Display Enthusiasm to Get Back to Work

Some people return from an employment break because they want to, while others do so for solely financial reasons. If this will be your first job post-unemployment, the hiring manager will want to make sure your heart is in the right place. Ease their mind by making it clear work is where you belong. For example, if you took time off to care for your young children, explain you cherish the time you had at home with them, but felt unfulfilled without a professional life.

A resume gap should never curtail your future career success. If you would like to learn more about how we can help you find your next behavioral health position, contact us today at (513) 651-9500 or by email at

The unemployment rate is declining at rapid pace. In April 2017, it tumbled to a 10-year low of 4.4 percent. This is great for the economy, but not for your candidate pool. Over the past decade, you’ve grown used to having top talent at your disposal, so you’re going to have to adjust your hiring strategy.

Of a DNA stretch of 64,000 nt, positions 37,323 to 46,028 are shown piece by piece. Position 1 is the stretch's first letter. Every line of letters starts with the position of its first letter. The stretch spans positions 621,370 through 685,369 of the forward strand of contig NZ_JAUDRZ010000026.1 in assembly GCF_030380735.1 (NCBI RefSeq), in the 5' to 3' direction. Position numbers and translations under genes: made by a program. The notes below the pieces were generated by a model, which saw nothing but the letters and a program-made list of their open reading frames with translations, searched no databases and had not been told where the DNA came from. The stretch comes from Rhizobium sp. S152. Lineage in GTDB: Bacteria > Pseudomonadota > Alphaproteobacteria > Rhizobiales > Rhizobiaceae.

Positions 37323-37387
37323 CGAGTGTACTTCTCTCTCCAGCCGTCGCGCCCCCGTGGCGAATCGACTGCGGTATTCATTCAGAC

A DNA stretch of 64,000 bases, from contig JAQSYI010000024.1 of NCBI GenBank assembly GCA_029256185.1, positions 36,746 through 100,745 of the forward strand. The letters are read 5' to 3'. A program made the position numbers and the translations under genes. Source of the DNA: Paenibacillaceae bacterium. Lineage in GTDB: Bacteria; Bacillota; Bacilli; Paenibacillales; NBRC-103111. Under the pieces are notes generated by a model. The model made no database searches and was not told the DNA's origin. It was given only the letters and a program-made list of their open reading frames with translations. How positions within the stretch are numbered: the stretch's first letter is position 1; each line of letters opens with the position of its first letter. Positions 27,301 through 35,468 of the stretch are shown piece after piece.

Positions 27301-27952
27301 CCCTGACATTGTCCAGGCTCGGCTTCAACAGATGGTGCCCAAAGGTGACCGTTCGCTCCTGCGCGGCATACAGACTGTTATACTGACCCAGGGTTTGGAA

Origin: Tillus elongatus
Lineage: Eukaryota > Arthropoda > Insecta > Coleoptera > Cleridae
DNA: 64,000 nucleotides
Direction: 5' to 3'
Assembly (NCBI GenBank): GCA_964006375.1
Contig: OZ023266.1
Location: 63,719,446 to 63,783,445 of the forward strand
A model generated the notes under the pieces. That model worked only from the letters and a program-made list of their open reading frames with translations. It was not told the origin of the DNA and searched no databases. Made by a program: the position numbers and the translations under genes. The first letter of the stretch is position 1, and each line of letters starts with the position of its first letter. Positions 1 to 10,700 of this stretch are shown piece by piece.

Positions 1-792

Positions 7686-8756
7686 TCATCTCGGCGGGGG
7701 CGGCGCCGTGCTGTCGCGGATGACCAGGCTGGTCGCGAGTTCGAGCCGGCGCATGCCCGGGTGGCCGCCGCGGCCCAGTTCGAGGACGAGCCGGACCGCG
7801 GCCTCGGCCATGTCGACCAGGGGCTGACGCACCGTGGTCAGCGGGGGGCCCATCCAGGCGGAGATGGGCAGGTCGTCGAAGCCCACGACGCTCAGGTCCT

Partnering with a recruiter is the best way to enjoy uninterrupted access to the best and brightest candidates. More than an extracurricular activity, networking is part of the job, so their talent pools are always full.

Get Unlimited Access to Top Talent

Recruiters network constantly. Whether they’re attending events, searching for prospects online or touching base with existing contacts, cultivating relationships is what they do. Consequently, their reach extends far and wide, so when you need to fill an open position, you can count on them to have someone waiting in the wings.

Quality always takes precedence over quantity, so top recruiters aren’t stressed about the tumbling unemployment rate. Staffing professionals largely focus on passive candidates — those gainfully employed, but willing to entertain the right opportunity — which has nothing to do with the current rate of joblessness.